Monday, November 30, 2015

Long Expected

During the Advent season, we focus on our favorite part of the Story of God, the entry into the world of our hero in the flesh, the birth awaited by all throughout the ages until that night in Bethlehem. Though we know the story well, and how it turns out, we revel all over again in the thrill of the longed-for, hoped-for arrival, the part of the story that would change the world in all the ages thereafter. It is a story of beauty, a story of joy, and a story we will never grow tired of repeating.

The coming of Christ is a story worth reading, worth telling, and one that has been put to song again and again. The angels sang His arrival, and we join them especially at this time of year in singing the story that is most glorious. Words come alive especially when we sing them.

The musical Christmas twaddle that bombards us everywhere we go is a cheap substitute for the living songs of the church. Just as we endeavor to nourish our children's souls with beautiful literature, let us celebrate during this Advent the songs that will truly capture our children's imaginations and hearts for the rest of their lives.

One of nineteen children, taught to read by his mother, Susannah Wesley, whose diligence in rearing her children in the Word of God is famous, Charles Wesley's love of Christ and passion for the Gospel would result in pouring over six thousand hymns upon the church during his lifetime. He loved the story of Christ and put it into every one of them. This Advent hymn was an early one, published in his first book of hymns, Hymns for the Nativity of Christ. Later it would be popularized when it was set to a Welsh tune (Hyfrydol) a hundred years later.

Come, Thou Long Expected Jesus

Come, Thou long expected Jesus,
Born to set Thy people free;
From our fears and sins release us;
Let us find our rest in Thee.
Israel's strength and consolation,
Hope of all the world Thou art,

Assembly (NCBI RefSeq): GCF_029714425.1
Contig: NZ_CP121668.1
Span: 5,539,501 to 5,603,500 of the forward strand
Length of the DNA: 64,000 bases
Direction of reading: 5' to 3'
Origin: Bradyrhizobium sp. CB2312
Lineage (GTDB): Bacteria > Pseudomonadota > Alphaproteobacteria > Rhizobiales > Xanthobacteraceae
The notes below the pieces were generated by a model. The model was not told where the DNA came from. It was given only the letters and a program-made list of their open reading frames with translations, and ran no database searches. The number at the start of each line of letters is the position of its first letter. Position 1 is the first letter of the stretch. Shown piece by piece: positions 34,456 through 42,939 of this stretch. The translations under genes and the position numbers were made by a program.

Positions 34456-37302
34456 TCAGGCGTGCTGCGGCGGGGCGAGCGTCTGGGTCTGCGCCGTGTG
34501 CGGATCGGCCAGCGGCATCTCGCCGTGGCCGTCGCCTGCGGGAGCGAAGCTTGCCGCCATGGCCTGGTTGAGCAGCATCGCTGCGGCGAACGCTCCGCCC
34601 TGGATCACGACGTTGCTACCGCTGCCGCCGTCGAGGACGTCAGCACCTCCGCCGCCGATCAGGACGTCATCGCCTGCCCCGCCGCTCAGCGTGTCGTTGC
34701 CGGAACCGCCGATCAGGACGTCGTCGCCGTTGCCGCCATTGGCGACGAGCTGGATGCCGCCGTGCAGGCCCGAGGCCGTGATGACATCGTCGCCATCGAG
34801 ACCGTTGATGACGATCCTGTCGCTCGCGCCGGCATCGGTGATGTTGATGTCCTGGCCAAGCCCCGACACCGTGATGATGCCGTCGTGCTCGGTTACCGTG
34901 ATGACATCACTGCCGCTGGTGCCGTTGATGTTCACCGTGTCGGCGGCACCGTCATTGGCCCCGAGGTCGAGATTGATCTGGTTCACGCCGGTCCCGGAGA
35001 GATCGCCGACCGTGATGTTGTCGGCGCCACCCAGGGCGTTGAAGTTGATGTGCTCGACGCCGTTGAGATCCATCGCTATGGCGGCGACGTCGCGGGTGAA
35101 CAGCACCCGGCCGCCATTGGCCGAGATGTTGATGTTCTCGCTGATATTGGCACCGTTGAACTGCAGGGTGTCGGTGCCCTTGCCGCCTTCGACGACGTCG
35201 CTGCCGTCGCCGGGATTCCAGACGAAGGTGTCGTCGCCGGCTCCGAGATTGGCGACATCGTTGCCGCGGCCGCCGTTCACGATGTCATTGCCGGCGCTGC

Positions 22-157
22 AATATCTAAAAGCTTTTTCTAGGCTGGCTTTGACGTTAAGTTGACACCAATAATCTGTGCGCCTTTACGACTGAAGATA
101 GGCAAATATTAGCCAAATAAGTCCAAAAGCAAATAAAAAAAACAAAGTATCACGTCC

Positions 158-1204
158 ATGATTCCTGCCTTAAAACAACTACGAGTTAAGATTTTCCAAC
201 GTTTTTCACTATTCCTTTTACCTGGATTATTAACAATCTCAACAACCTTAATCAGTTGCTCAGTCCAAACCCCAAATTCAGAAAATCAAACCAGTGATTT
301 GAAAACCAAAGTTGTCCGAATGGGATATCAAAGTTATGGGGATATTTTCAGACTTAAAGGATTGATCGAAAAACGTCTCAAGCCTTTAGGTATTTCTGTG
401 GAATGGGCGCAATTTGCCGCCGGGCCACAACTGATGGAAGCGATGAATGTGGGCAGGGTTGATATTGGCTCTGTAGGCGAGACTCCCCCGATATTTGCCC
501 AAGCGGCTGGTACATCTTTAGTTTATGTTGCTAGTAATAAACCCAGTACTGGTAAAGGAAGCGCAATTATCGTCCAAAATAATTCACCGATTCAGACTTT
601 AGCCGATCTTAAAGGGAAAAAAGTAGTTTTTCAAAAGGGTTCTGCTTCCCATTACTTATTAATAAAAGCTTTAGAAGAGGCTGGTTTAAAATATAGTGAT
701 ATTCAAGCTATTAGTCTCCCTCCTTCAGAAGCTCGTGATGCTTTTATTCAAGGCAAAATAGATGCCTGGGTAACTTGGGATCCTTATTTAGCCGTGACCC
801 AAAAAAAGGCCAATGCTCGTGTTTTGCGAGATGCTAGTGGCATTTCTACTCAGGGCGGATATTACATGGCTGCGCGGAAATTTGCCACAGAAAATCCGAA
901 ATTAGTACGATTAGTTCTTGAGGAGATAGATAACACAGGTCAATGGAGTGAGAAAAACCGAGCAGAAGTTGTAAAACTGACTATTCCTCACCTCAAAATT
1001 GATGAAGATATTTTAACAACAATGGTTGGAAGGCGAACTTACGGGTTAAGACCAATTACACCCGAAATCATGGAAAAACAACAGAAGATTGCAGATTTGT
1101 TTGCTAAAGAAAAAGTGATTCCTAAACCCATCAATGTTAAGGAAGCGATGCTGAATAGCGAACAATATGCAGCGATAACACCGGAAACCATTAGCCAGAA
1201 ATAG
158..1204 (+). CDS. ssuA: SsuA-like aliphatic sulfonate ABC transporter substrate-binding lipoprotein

Dear desire of every nation,
Joy of every longing heart.

Born Thy people to deliver,
Born a child and yet a King,
Born to reign in us forever,
Now Thy gracious kingdom bring.
By Thine own eternal spirit
Rule in all our hearts alone.
By Thine all sufficient merit
Raise us to Thy glorious throne.

From the Living Book, a seed sown in Wesley's heart burst to new life in this song: "And I will shake all nations, and the desire of all nations shall come: and I will fill this house with glory, saith the Lord of Hosts." (Haggai 2:7)

It is a dark and hopeless world, but we who know the long expected Savior who was coming into the world and whose appearing we celebrate again each dark December, sing in hope.

For the joy of reading,



  1. Amen, Liz. Just two years ago I noticed how my tastes in this area have changed so very much over the years. I had developed quite a collection of "Christmas music" that only came out after Thanksgiving each year and I never could get enough of it. Two years ago, though, after spending more time immersed in things that are truly beautiful since discovering a Charlotte Mason education, I found that I couldn't listen to many of those CDs without cringing. I still love Christmas Music but now my tastes are becoming much more refined - and my enjoyment has increased all the more.

    1. Dawn,

      Thank you for sharing your experience. Words set to music do enrich us. Have a Christmas full of beauty and music.


  2. Oh wow, how fun. This is our hymn from our CM group this term! :)

    1. Amy,

      What fun. Your children probably could have written the blog.


  3. I love this Advent carol. And while I like a wide selection of Christmas music, it is always the songs of the church that I love best. Thank you for reminding me that this, too, is part of our children's heritage, yet more of the living ideas they will carry with them into the rest of their lives. And it's such a joyful, fun, delightful "work" to share these carols with them!